Automatic Voltage Regulator (AVR) - Introduction, working


#1

What is AVR?

Automatic Voltage Regulator (AVR) is an automatic control device that is used to keep the terminal generator voltage constant. The Generator terminal voltage is fed to the AVR which compares it with a reference value and an error signal is generated. The function of AVR is as follows:

  1. The AVR compares the Generator terminal voltage with a preset reference voltage. How this reference voltage is obtained.

  2. If the Generator terminal voltage is less than the reference voltage, the AVR increases D.C. voltage across the Generator field.

There are two conditions occurred in regulating the voltage, which is listed below:

Under Excitation:

Under excitation condition is a condition of the generator whose gain is less (less reinforced) so that it will supply the current to the system. This can be reviewed according to the GGM / flux of the anchor reaction. When the generator is less amplified, it must provide an overdue current to the system because the overdue current will produce an anchor flux that will strengthen the rotor flux.

Over Excitation:

The condition of overexcitation is a condition of the generator whose gain is too large (too amplified) so that it will supply a lagging current to the system. When the generator is too amplified, it must provide a lagging current to the system because the lagging current will produce an anchor flux that will counteract the rotor flux to reduce reinforcement that is too large.

AVR working Model:

An AVR works by involving several parts of a generator. A simple model of an AVR on a generator whose amplification system uses a shunt type DC generator is displayed as shown below:

AVR on the generator serves to regulate, control and monitor the voltage that comes out of the main stator based on the principle of feedback.

The operating system of the AVR Unit (Automatic Voltage Regulator) functions to keep the generator voltage constant in other words the generator will still issue a voltage that is always stable not affected by changes in load that are always changing, because the load greatly affects the generator output voltage.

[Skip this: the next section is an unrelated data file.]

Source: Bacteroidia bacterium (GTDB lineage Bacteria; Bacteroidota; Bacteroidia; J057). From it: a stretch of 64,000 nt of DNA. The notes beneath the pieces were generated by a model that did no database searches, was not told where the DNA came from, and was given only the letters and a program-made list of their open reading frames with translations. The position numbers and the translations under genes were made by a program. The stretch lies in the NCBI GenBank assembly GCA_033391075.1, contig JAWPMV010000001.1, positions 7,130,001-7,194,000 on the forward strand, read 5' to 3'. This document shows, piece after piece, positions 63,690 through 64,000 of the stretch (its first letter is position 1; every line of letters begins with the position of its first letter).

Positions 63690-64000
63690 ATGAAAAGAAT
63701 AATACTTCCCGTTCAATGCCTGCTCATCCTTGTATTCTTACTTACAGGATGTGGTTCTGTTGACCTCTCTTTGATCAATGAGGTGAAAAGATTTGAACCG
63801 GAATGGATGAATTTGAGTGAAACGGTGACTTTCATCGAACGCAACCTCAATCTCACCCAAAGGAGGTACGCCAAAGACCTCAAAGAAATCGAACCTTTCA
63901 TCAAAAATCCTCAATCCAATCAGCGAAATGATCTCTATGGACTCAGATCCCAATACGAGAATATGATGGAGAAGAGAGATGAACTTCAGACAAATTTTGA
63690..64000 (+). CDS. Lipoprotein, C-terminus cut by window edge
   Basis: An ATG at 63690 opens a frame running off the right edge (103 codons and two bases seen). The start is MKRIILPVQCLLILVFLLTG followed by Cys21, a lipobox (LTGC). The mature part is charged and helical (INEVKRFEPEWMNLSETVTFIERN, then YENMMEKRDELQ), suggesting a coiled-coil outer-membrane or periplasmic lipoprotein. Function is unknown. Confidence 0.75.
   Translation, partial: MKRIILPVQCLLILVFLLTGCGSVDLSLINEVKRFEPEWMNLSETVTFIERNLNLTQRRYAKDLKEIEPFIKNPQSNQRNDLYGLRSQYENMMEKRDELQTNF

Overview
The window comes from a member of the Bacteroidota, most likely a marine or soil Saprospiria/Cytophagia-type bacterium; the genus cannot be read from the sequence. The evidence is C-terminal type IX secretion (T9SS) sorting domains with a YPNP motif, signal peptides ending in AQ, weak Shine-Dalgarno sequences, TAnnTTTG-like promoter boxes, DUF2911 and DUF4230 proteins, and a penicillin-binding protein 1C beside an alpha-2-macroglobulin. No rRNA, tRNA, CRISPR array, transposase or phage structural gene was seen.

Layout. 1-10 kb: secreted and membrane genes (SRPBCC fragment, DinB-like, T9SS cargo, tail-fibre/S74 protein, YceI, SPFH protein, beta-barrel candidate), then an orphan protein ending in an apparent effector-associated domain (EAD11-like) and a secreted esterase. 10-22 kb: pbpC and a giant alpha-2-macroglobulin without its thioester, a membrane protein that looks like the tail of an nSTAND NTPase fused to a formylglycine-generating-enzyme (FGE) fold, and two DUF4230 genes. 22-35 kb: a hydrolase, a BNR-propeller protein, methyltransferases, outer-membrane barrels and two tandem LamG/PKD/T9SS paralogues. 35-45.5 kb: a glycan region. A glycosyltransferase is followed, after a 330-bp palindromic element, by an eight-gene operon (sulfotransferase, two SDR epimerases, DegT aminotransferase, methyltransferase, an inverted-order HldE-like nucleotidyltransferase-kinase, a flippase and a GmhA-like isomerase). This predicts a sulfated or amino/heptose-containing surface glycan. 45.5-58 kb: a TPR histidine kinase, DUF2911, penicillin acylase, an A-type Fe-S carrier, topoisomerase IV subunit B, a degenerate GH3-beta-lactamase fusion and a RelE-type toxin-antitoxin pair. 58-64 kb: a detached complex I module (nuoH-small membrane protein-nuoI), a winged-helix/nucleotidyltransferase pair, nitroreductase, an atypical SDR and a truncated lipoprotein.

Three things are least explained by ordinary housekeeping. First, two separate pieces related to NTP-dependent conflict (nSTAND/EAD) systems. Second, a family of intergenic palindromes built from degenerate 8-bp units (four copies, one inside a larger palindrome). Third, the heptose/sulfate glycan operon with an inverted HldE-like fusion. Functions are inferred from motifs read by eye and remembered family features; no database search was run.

The working principle of the AVR is to regulate the strengthening current in the exciter. If the generator output voltage is below the nominal voltage of the generator, the AVR will increase the amplification of the exciter. And also vice versa if the output voltage of the generator exceeds the nominal voltage of the generator, the AVR will reduce the strengthening current in the exciter. Thus, if there is a change in voltage the output of the generator will be stabilized by the AVR automatically because it is equipped with equipment such as a device used for limiting minimum amplifier or maximum that works automatically.

Main parts of AVR:

Sensing circuit

The three-phase generator voltage is supplied to the sensing circuit passing PT and 90R first, and the three-phase output voltage of 90R is lowered then transmitted by diode circuit, and leveled by capacitor circuit and resistor and this voltage can be adjusted with VR (Variable Resistant). The advantage of the sensing circuit is to have a rapid response to the generator output voltage.

Comparative amplifier

The comparative amplifier circuit is used as a comparison between sensing circuits and set voltage. The amount of sensing voltage with set voltage does not have the same value so that the difference in the voltage range. The voltage difference is called an error voltage. This will be removed by installing VR (variable resistance) on set voltage and sensing voltage.

Automatic manual change over and mixer circuit

This circuit is arranged in an auto-manual connection switch and a circuit to control the voltage amplifying the generator. The automatic change over and mixer circuit in manual operation of generator field gain voltage regulation, and when the automatic manual change over and mixer circuits operate manually, the AVR (automatic voltage regulator) cannot operate.

Limited circuit

Limited circuit is for determining the limitation of more and less reinforcement (excitation) for setting output voltage on the excitacy system.

Phase synchronizing circuit

The thyristor unit is used to control the output voltage of the thyristor by using a control signal given to the thyristor gate by changing the magnitude of the signal angle at the thyristor gate. The synchronization phase circuit serves to change the angle of the thyristor gate which corresponds to the output voltage of the synchronization limit and also the control signal given to the thyristor below has a synchronization image.

Thyristor firing circuit:

This circuit is a complement to the thyristor to provide control signals at the thyristor gate.

Dumping circuit:

The dumping circuit will give the sensor the magnitude of the voltage amplification of the AC excite.